The Post’s View

Why the individual mandate holds the key to health-care reform

WHILE POLICY considerations will infuse the Supreme Court arguments Tuesday about the health-care mandate, the session will focus on this legal question: Does the Constitution give Congress the power to order all individuals above a certain income level to buy health insurance? This is the topic of the Supreme Court’s second of three days of consideration of the health-care reform act.

Twenty-six states, the National Federation of Independent Business and several individuals argue that Congress has overreached. To them, the mandate represents a top-down, big-government imperative that threatens liberty. They acknowledge that the Constitution gives Congress robust powers to regulate interstate commerce and the individuals and companies involved in such commerce. But they argue that Congress cannot force individuals to make a purchase from a private company in the marketplace.

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“[I]f Congress has the power not just to regulate commercial suppliers and those who voluntarily enter the market, but to compel demand as well, then we have truly entered a brave new world,” the states argue in a court filing. And if the Supreme Court blesses such a move, they say, there will be nothing to stop Congress from mandating purchases of everything from automobiles to vegetables. The mandate, they conclude, is “as unbounded as it is unprecedented.”

These are serious arguments. But we believe the government has the better of the policy and legal case for why the individual mandate is necessary and constitutional.

Health-care services account for some 17 percent of the country’s gross domestic product; today, the average family pays an additional $1,000 annually in the form of higher premiums to subsidize the costs incurred by those who receive care but do not carry insurance. The mandate is an indispensable tool for achieving the government’s compelling goals of universal coverage and lower costs. Insurance companies would be unable to offer affordable coverage to those with preexisting conditions, for example, unless they also were guaranteed enrollment of the young and healthy customers who are less likely to consume health-care services.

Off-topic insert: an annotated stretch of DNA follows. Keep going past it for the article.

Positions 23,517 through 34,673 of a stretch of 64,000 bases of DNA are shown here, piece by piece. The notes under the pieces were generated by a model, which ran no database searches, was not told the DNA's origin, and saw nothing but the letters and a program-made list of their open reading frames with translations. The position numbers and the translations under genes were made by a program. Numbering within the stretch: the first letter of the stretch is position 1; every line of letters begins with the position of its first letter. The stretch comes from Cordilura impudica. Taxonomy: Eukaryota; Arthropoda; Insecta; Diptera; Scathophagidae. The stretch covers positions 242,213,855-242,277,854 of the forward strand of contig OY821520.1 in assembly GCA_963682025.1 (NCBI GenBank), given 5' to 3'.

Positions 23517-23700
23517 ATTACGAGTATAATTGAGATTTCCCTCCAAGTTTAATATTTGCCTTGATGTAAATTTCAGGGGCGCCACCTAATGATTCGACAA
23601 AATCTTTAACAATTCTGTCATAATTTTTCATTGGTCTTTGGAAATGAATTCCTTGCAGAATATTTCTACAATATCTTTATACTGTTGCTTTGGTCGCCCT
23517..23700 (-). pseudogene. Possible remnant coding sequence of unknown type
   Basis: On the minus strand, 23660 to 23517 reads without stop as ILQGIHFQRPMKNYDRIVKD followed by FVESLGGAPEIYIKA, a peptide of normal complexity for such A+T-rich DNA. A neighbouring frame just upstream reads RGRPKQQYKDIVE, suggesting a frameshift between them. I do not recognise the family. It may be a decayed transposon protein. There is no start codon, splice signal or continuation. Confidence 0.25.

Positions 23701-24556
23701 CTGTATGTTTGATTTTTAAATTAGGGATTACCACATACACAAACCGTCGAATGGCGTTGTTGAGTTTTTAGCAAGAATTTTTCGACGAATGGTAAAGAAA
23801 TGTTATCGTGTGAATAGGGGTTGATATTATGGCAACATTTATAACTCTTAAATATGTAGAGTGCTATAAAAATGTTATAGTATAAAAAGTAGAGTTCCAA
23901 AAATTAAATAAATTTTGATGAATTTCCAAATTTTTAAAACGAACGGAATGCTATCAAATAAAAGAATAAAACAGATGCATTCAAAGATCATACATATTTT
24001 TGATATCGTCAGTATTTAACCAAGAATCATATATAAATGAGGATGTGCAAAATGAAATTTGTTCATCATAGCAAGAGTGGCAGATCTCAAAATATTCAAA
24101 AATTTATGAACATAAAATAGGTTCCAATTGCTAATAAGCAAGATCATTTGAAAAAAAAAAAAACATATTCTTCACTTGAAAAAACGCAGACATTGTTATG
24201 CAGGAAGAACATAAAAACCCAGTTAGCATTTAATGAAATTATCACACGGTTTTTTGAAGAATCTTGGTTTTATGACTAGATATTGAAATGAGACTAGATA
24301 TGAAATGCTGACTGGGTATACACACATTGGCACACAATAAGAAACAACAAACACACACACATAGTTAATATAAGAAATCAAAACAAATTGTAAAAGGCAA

In the recent past, the Supreme Court has struck down attempts by Congress to use the Constitution’s Commerce Clause to promulgate laws that had no connection to commercial activity, including those involving guns near schools and violence against women. Yet it has upheld Congress’s Commerce Clause power to reach individuals who were not obviously involved in commercial activity — most famously, the Depression-era farmer who grew wheat for his own consumption. The court concluded that his decision to grow — rather than purchase — wheat interfered with the government’s ability to regulate wheat prices.

The same logic should hold true for individuals able but unwilling to buy health insurance: Their absence has a significant impact on the market, especially because it is virtually inevitable that they will need health-care services at some point in their lives.

Tomorrow: If the court strikes down the mandate, must the rest of the law fall? Also, does the president’s health-care program unlawfully twist the arms of states to expand medical coverage to the poor?

 
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